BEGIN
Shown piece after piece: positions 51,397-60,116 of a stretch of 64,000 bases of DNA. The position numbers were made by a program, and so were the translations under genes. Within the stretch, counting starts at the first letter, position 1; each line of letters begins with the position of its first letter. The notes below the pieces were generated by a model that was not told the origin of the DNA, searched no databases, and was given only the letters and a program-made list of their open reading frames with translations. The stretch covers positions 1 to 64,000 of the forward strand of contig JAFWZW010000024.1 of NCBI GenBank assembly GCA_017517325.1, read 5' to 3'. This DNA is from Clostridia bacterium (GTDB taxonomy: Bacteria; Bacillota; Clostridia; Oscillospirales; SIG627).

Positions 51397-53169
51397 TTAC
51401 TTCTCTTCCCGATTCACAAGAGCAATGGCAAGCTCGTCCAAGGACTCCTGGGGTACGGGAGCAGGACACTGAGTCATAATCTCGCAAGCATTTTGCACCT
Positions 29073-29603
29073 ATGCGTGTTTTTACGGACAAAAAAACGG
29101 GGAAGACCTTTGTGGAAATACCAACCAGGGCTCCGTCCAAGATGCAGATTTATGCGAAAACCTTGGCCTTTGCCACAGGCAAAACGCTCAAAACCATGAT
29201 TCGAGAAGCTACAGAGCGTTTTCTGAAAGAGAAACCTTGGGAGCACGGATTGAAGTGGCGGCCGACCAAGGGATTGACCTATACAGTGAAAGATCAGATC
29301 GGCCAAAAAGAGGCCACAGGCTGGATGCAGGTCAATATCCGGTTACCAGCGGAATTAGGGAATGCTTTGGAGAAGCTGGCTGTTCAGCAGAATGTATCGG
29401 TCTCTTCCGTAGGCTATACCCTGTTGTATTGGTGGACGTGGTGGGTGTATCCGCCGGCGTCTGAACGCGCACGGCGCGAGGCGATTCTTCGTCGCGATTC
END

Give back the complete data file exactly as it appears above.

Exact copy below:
Shown piece after piece: positions 51,397-60,116 of a stretch of 64,000 bases of DNA. The position numbers were made by a program, and so were the translations under genes. Within the stretch, counting starts at the first letter, position 1; each line of letters begins with the position of its first letter. The notes below the pieces were generated by a model that was not told the origin of the DNA, searched no databases, and was given only the letters and a program-made list of their open reading frames with translations. The stretch covers positions 1 to 64,000 of the forward strand of contig JAFWZW010000024.1 of NCBI GenBank assembly GCA_017517325.1, read 5' to 3'. This DNA is from Clostridia bacterium (GTDB taxonomy: Bacteria; Bacillota; Clostridia; Oscillospirales; SIG627).

Positions 51397-53169
51397 TTAC
51401 TTCTCTTCCCGATTCACAAGAGCAATGGCAAGCTCGTCCAAGGACTCCTGGGGTACGGGAGCAGGACACTGAGTCATAATCTCGCAAGCATTTTGCACCT
Positions 29073-29603
29073 ATGCGTGTTTTTACGGACAAAAAAACGG
29101 GGAAGACCTTTGTGGAAATACCAACCAGGGCTCCGTCCAAGATGCAGATTTATGCGAAAACCTTGGCCTTTGCCACAGGCAAAACGCTCAAAACCATGAT
29201 TCGAGAAGCTACAGAGCGTTTTCTGAAAGAGAAACCTTGGGAGCACGGATTGAAGTGGCGGCCGACCAAGGGATTGACCTATACAGTGAAAGATCAGATC
29301 GGCCAAAAAGAGGCCACAGGCTGGATGCAGGTCAATATCCGGTTACCAGCGGAATTAGGGAATGCTTTGGAGAAGCTGGCTGTTCAGCAGAATGTATCGG
29401 TCTCTTCCGTAGGCTATACCCTGTTGTATTGGTGGACGTGGTGGGTGTATCCGCCGGCGTCTGAACGCGCACGGCGCGAGGCGATTCTTCGTCGCGATTC